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Uncle Vanya review at Hampstead Theatre, London – ‘revels in Chekhov’s comedy’

Alan Cox and Alice Bailey Johnson in Uncle Vanya at Hampstead Theatre. Photo: Manuel Harlan

Chekhov was funny. Not ha-ha funny all the time, but funny nonetheless. Terry Johnson’s new version of Uncle Vanya – which he also directs – emphasises the crackling wit of the original, revelling in its dour comedy. It’s less heartbreaking than some interpretations, but it cleverly clocks that special brand of Chekhovian humour, where existentialist doom goes hand-in-hand with guttural laughter.

The characters also undergo subtle changes. Alan Cox is a less dishevelled Vanya than in other productions. A largely charming eccentric, albeit with an extra-dry taste in jokes, he reserves any obvious unravelling until right towards the end.

Making her stage debut, Abbey Lee brings out the softer side of Yeliena. There’s a faint naivety to her tone and mannerisms that removes any hint of cynicism from her marriage to the much older Serebriakov (Robin Soans).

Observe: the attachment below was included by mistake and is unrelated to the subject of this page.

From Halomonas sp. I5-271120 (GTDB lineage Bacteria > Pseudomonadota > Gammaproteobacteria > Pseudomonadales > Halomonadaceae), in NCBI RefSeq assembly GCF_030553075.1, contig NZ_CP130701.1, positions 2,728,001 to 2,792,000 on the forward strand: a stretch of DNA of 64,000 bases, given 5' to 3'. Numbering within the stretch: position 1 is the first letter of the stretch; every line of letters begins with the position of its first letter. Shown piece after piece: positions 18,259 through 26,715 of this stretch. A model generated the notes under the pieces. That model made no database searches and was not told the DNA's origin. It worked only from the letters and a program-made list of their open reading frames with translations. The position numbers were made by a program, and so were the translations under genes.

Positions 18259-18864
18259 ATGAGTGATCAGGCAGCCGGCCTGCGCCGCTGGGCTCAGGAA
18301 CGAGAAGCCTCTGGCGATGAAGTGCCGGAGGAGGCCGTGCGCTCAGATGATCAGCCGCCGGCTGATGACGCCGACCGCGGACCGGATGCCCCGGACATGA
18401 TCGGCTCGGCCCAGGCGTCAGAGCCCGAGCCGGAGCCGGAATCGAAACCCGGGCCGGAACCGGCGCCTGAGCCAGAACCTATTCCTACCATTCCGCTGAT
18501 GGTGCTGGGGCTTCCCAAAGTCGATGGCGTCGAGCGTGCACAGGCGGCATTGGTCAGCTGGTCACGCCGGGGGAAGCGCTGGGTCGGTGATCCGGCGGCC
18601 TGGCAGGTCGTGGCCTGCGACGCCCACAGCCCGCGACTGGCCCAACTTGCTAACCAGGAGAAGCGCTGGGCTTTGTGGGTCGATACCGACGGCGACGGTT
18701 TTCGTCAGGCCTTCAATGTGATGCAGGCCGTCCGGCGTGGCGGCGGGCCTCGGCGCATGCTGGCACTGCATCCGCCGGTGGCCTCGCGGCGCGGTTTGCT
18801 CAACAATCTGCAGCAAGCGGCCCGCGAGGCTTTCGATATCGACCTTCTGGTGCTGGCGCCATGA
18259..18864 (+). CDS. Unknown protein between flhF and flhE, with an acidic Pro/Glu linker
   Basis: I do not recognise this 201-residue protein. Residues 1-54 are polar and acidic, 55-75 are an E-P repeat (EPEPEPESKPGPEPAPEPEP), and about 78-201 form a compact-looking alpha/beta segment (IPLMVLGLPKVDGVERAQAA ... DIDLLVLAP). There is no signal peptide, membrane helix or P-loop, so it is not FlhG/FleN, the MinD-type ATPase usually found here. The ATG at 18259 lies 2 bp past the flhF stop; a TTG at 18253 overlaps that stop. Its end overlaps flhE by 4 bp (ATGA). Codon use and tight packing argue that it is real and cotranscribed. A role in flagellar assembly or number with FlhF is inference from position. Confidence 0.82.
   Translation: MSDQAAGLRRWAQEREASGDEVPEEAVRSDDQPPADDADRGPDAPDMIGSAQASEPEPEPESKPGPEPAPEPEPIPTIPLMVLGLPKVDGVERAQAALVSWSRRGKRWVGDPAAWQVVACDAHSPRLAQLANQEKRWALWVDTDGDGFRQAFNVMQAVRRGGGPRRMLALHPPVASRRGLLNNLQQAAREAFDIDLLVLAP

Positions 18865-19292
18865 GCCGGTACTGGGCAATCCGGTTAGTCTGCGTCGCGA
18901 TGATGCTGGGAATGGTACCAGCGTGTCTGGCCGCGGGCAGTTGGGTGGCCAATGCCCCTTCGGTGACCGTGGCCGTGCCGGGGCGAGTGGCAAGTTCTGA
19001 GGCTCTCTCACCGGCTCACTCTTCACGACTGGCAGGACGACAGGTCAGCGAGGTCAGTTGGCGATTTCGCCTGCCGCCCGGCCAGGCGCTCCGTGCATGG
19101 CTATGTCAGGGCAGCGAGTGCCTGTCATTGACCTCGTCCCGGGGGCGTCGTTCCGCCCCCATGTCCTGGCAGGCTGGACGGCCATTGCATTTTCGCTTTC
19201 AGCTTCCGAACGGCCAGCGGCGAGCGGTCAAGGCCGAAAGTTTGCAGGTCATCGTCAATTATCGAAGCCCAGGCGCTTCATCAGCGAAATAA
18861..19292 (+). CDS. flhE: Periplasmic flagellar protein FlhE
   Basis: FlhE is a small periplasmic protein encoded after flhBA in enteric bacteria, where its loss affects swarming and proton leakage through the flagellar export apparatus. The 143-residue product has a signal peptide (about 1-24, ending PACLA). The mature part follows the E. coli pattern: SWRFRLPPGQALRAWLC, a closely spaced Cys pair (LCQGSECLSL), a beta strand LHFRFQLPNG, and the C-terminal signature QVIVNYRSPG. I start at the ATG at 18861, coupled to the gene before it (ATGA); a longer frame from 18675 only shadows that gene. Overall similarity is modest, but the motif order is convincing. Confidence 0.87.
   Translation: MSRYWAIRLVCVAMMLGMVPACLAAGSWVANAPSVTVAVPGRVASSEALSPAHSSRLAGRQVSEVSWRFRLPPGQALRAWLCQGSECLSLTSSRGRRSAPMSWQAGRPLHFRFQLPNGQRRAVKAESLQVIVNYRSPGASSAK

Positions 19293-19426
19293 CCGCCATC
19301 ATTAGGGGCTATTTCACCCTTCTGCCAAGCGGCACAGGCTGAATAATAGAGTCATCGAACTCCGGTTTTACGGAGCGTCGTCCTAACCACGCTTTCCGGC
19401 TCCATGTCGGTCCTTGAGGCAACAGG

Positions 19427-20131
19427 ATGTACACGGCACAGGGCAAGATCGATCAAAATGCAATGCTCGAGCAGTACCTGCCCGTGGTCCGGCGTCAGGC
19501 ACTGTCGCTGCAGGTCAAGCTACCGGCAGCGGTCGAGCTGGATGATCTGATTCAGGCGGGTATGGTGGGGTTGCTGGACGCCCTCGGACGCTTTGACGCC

But the most fascinating aspect of Johnson’s staging is Sonia. Played by Alice Bailey Johnson, she stops being poor, downtrodden, ‘plain’ Sonia and instead becomes far funnier, more determined and less in the shadow of her new stepmother.

The whole thing is gorgeously lit by Ben Ormerod who slightly darkens the endless summer rays so that there’s always the faintest suggestion of sunsets and endings.

Likewise, Tim Shortall’s design turns the country estate into the timber frame of a house, half-enfolded into the woodland around it. Trees grow through the living room and leaves collect in piles next to the pantry. Tinted mint green, the house is already part-memory, a relic from another era.

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Terry Johnson’s Uncle Vanya makes the most of Chekhov’s comedy